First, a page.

Official News Release from Will County Authorities
Pathologist declares Kathleen Savio's death a homicide
JOLIET - Will County State's Attorney James Glasgow announced today that his office has received the final report on the autopsy performed on the remains of Kathleen S. Savio on Nov. 13, 2007.
Dr. Larry W. Blum, the forensic pathologist who performed the autopsy, concludes in his report that the actual cause of Kathleen Savio's death was drowning and that the legal manner of death was homicide. Dr. Blum's report was delivered to the Will County Coroner's Office on Thursday, Feb. 21, 2008 and immediately forwarded to the Will County State's Attorney's Office and the Illinois State Police.
"Dr. Blum's forensic report renders his expert opinion that this is a homicide," State's Attorney Glasgow said. "We have been investigating this as a murder since reopening the case in November of last year. We now have a scientific basis to formally and publicly classify it as such."
The complete autopsy report is a component of the investigation into the March 1, 2004 death of Kathleen Savio and will not be released. However, the Will County State's Attorney's Office and the Illinois State Police are releasing the following quote from the conclusion in Dr. Blum's report:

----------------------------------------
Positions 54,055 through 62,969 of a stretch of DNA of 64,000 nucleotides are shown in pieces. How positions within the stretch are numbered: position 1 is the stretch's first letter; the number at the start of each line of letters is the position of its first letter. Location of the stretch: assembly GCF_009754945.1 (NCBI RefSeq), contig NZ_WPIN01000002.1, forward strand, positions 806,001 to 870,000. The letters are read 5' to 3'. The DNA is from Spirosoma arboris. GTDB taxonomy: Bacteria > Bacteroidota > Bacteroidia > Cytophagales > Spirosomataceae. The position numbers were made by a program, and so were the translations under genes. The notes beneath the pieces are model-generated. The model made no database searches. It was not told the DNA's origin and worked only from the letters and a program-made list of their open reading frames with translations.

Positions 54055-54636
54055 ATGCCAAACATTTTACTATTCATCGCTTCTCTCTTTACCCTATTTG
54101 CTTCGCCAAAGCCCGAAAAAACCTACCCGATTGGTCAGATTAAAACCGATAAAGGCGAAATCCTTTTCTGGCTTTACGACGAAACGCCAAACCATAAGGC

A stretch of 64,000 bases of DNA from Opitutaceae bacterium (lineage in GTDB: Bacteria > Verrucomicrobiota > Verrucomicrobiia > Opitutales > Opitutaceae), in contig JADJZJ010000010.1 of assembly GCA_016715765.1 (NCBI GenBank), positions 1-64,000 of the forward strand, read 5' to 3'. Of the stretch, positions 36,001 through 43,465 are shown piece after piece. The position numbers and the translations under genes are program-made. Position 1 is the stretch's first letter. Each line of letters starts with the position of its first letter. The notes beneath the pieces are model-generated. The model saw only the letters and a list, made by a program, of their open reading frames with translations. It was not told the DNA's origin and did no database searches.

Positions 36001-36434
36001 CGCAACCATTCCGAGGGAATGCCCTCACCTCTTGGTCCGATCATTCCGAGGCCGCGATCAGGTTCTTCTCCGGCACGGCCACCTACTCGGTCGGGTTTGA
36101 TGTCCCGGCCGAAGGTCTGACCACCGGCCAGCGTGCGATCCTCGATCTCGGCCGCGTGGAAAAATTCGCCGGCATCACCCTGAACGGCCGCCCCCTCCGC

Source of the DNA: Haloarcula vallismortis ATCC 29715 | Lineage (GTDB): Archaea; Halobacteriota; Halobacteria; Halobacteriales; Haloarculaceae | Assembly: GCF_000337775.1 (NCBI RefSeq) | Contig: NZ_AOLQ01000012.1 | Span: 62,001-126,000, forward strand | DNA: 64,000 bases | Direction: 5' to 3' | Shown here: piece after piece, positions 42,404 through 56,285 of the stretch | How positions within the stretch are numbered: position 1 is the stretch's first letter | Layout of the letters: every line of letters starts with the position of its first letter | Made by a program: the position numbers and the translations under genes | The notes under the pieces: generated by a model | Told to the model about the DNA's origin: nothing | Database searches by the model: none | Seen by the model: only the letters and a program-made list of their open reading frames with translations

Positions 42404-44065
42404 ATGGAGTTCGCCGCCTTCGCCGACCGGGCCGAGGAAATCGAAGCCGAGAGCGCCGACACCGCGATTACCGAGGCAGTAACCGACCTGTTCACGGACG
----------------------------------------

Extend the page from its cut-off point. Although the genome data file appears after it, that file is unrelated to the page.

"It is my opinion based on my education, training, experience and personal observations, and to a reasonable degree of medical and scientific certainty, compelling evidence exists to support the conclusions that the cause of death of Kathleen S. Savio was drowning and further, that the manner of death was homicide."
This was the second autopsy performed on Kathleen Savio's remains. The first was performed shortly after her death in March 2004. Her body was exhumed on the morning of Nov. 13, 2007, and Dr. Blum performed the second autopsy that afternoon.
In his report, Dr. Blum notes that he reviewed photos taken from the scene at the time of Kathleen Savio's death as well as reports of the initial scene investigation. He also carefully examined the physical location of Kathleen Savio's death on Nov. 20, 2007 as part of his investigation.
His report includes the results of microscopic examinations and toxicological tests conducted on postmortem tissue specimens. The specimens examined by Dr. Blum were collected during the first autopsy on March 2, 2004, the second autopsy performed by Dr. Blum on Nov. 13, 2007, and a third autopsy performed by Dr. Michael Baden on behalf of Kathleen Savio's family on Nov. 16, 2007.
The results of those examinations and tests are part of the investigation and are not being disclosed at this time.
The Illinois State Police are investigating the murder of Kathleen Savio as well as the disappearance of Stacy Peterson. Kathleen Savio's murder and Stacy Peterson's disappearance are simultaneously being investigated by a Special Grand Jury that was convened in November 2007.